Minority owners of closely-held corporations (in New Jersey) often put themselves in a position where they are cut off from access to the company’s books and records. When that happens, several things can occur, and few of them are good.
For example, majority shareholders who have unfettered access to the company’s finances often abuse their power by granting themselves impermissible benefits that are not related to their employment by the company, and are not proportionately shared with the minority shareholders. » Read More
When two people start a company, neither wants to give control to the other, so ownership is usually split 50/50. This sounds like a great idea at the outset, when everyone is on the same page, and there is usually no other practical way to proceed. But when you and your partner start having different ideas about the direction of the company, and significant trouble ensues, the law of New Jersey may provide the practical remedy that you are looking for.» Read More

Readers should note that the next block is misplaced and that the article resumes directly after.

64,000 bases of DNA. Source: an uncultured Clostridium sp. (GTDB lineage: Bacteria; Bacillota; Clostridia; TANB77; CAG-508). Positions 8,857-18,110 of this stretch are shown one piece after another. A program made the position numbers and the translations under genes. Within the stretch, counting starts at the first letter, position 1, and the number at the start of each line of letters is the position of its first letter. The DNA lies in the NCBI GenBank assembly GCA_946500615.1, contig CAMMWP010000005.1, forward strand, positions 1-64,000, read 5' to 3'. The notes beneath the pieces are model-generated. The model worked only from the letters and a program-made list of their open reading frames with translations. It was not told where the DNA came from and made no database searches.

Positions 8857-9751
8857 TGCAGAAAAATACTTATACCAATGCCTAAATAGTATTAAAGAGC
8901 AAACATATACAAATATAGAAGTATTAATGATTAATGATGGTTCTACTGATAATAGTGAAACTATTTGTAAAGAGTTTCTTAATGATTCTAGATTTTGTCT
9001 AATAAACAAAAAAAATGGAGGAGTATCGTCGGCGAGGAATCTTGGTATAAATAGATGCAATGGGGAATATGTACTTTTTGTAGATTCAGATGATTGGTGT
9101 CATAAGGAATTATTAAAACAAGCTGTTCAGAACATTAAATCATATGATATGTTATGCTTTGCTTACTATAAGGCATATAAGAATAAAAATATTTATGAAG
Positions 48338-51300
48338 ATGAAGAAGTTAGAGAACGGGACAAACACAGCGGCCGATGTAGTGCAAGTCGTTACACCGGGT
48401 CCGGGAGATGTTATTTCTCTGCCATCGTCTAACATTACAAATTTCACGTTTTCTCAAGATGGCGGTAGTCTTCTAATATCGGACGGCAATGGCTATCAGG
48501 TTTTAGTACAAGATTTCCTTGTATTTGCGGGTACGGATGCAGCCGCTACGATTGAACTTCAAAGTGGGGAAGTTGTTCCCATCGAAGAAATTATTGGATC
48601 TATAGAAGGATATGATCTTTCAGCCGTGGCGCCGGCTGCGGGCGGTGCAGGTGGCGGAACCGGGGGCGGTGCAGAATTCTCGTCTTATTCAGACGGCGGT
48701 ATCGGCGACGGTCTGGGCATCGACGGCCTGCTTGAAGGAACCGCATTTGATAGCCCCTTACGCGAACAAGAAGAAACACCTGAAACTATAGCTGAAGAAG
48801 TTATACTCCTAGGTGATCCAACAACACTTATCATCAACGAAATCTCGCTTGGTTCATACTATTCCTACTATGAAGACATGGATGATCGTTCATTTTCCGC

While most of my posts on this blog look at shareholder dispute issues from the perspective of the oppressed minority shareholder, I have represented numerous companies defending shareholder litigation, as well. One corporate client recently wanted to know how to avoid such litigation if the shareholder agreement has been long-ago agreed to, and there is little that can be done to get near-warring parties to agree to anything in writing. » Read More
Minority shareholders often do not work at the company, and are not involved in management, making them, for lack of a better word, “passive investors.” While no broad rule can ever be applied to everyone, it is these types of minority shareholders who are the most vulnerable to abuse by the majority shareholders.
The easiest way for a passive minority shareholder to be abused is for the majority shareholders to keep increasing their salaries and bonuses to the point that they are significantly above market rates. » Read More
While minority shareholders have considerable rights under New Jersey law, including the right to be free from oppression, this does not mean that majority shareholders may be bullied by minority shareholders who consistently oversteps their bounds.
Business owners may recognize the minority shareholder who (1) knows little about the business, yet insists he knows more than those who actually do the work and have the expertise; (2) attempts to dictate the way the business is run; or (3) demands to see every scrap of paper generated by the business operation.» Read More